Yes, it’s touristy and busy, but Centro’s perfectly preserved colonial architecture, picturesque streets, and photogenic beauty mean that it remains the ‘classic’ Cartagena neighbourhood for anyone wanting to soak up some of the city’s Caribbean charm. With more luxury and boutique hotels, restaurants, cafés and bars than it is possible to list here, Centro is the epicentre of Cartagena tourism and impossible to avoid on a visit to the city. Centro’s touristic highlights include the San Pedro Claver Church, the Palace of the Inquisition and an evening cocktail at Café del Mar to watch the Caribbean sunset.
Cartagena’s burgeoning hipster neighbourhood, Getsemaní was once a haven for crime and prostitution but has turned a corner to become the area of choice for young travellers, artists and musicians. It’s still a little rough around the edges, and there are parts of it that get a bit sketchier late at night, but it’s a bustling neighbourhood full of life and Caribbean charm.
Although outside the walled city, Getsemaní still features the same beautiful colonial architecture, and an excellent street-art scene gives it an edge that Centro lacks. The bustling nerve centre of Getsemaní is Plaza Trinidad, where, every night, a mix of tourists and locals come to eat, drink, dance and enjoy the neighbourhood’s laid-back attitude.
If you’ve made it to the exclusive mansions and tower blocks of Castillogrande, then you know you’ve hit the big time in Cartagena! As one of Cartagena’s smallest neighbourhoods – made up of just 16 seafront blocks connected to Bocagrande – Castillogrande is popular with wealthy Colombians and is the home of three different exclusive members’ clubs: the Club Union, Club Naval and Club Cartagena.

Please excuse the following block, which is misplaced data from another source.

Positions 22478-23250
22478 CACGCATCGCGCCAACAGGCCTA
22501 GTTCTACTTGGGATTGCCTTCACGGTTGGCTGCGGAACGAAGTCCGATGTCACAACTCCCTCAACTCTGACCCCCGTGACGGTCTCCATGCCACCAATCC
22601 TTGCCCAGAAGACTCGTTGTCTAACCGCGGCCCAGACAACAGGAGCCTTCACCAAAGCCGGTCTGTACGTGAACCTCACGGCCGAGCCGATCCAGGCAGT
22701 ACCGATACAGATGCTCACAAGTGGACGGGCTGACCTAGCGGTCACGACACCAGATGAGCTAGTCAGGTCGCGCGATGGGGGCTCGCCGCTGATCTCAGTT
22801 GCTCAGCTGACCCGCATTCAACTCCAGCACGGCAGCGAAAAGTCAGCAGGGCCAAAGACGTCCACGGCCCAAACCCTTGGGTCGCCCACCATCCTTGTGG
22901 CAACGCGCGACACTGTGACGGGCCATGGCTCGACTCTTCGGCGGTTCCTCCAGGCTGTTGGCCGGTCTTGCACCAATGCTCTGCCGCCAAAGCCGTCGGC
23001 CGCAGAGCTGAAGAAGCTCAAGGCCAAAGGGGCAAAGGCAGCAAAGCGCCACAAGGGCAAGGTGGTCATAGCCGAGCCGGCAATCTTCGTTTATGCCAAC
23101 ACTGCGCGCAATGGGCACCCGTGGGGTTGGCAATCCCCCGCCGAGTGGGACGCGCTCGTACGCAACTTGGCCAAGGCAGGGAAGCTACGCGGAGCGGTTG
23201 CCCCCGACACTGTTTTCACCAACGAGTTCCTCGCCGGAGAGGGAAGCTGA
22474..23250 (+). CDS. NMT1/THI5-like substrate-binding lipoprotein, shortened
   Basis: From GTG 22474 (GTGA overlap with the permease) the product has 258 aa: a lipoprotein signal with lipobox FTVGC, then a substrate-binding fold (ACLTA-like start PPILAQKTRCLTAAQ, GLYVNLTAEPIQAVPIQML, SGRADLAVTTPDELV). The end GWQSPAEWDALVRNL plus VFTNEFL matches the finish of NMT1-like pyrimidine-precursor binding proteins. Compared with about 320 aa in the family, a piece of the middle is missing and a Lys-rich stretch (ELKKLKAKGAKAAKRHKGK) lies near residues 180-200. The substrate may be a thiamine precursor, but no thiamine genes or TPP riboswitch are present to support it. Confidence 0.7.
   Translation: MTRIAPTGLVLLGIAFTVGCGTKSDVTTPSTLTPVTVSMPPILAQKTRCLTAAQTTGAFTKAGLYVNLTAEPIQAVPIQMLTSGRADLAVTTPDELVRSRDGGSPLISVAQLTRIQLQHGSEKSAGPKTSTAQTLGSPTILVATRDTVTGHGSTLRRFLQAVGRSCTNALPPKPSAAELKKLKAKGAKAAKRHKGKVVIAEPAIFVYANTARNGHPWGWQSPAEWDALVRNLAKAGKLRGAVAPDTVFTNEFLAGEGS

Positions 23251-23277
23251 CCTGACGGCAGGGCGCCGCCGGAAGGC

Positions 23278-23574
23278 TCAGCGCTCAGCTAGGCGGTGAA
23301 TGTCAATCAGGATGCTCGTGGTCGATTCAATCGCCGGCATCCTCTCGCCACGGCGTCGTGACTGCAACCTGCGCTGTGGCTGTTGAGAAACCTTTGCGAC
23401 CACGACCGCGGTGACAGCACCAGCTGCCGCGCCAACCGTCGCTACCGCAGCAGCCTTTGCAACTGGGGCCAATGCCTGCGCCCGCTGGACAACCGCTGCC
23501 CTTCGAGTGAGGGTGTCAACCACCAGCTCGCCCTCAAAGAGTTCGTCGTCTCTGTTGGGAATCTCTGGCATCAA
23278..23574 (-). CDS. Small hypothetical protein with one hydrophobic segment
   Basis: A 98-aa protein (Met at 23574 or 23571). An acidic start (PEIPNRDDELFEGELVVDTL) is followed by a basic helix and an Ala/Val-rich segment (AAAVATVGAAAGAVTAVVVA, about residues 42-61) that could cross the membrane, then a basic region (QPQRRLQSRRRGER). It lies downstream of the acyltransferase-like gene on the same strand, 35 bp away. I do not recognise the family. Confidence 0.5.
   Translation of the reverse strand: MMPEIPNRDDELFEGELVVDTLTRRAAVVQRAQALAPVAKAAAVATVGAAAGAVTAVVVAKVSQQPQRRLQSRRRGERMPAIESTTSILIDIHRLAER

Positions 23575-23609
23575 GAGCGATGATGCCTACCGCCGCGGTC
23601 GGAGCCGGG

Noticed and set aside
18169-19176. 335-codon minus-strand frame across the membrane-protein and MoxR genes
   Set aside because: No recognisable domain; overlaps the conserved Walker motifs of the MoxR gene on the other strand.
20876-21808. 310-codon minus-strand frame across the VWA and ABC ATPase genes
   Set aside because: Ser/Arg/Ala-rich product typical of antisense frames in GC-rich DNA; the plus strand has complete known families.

The beach here is much more relaxed than in Bocagrande, and Castillogrande is less designed for visitors, but the more tourist-friendly neighbourhoods are never far away. However, there are beautiful apartments here available for holiday rental, so if you’re looking for a high-class Cartagena experience, then Castillogrande could be just the ticket.
The Miami Beach of Cartagena, and the city’s main beach neighbourhood, Bocagrande has been the holiday destination of choice for Colombians since the 1960s. The long strip of beachfront and high-rise buildings, seemingly visible from throughout Cartagena, is a beacon for beachgoers, luxury holidaymakers, and the glamour set. Some of the world’s most famous hotel chains have even set up shop in Bocagrande and jostle for real estate space with casinos, bars, residential buildings and restaurants. Bocagrande may lack the authenticity or history of Centro or Getsemaní, but it makes up for it in glorious, glamourous fashion.
In the north-east corner of Cartagena’s walled city is San Diego; despite its location only a few blocks from the luxury hotels and bars of Centro, this neighbourhood has a more relaxed, bohemian vibe than its somewhat stuffy neighbour. The houses are less grand here, and the nearby Bellas Artes arts college gives San Diego a more casual atmosphere. Popular tourist attractions in the area include La Bovedas, a craft market built in a former jail under the city walls, and the bustling Plaza de San Diego, which contains some of the best restaurants in the city.
Manga is a leafy, residential neighbourhood to the south of Getsemaní, with some of Cartagena’s finest budget restaurants, as well as arguably the best seafood eatery in the city, Club de Pesca. While it lacks the glamour of Centro and the buzz of Getsemaní, it does have a more laid-back atmosphere, making it a popular spot for families or couples. In spite of a lovely promenade overlooking a beautiful bay of yachts – Manga is home to some of Cartagena’s largest yacht moorings – the tourist hordes have largely ignored this neighbourhood, making it an excellent place where you can discover a totally different side to the city.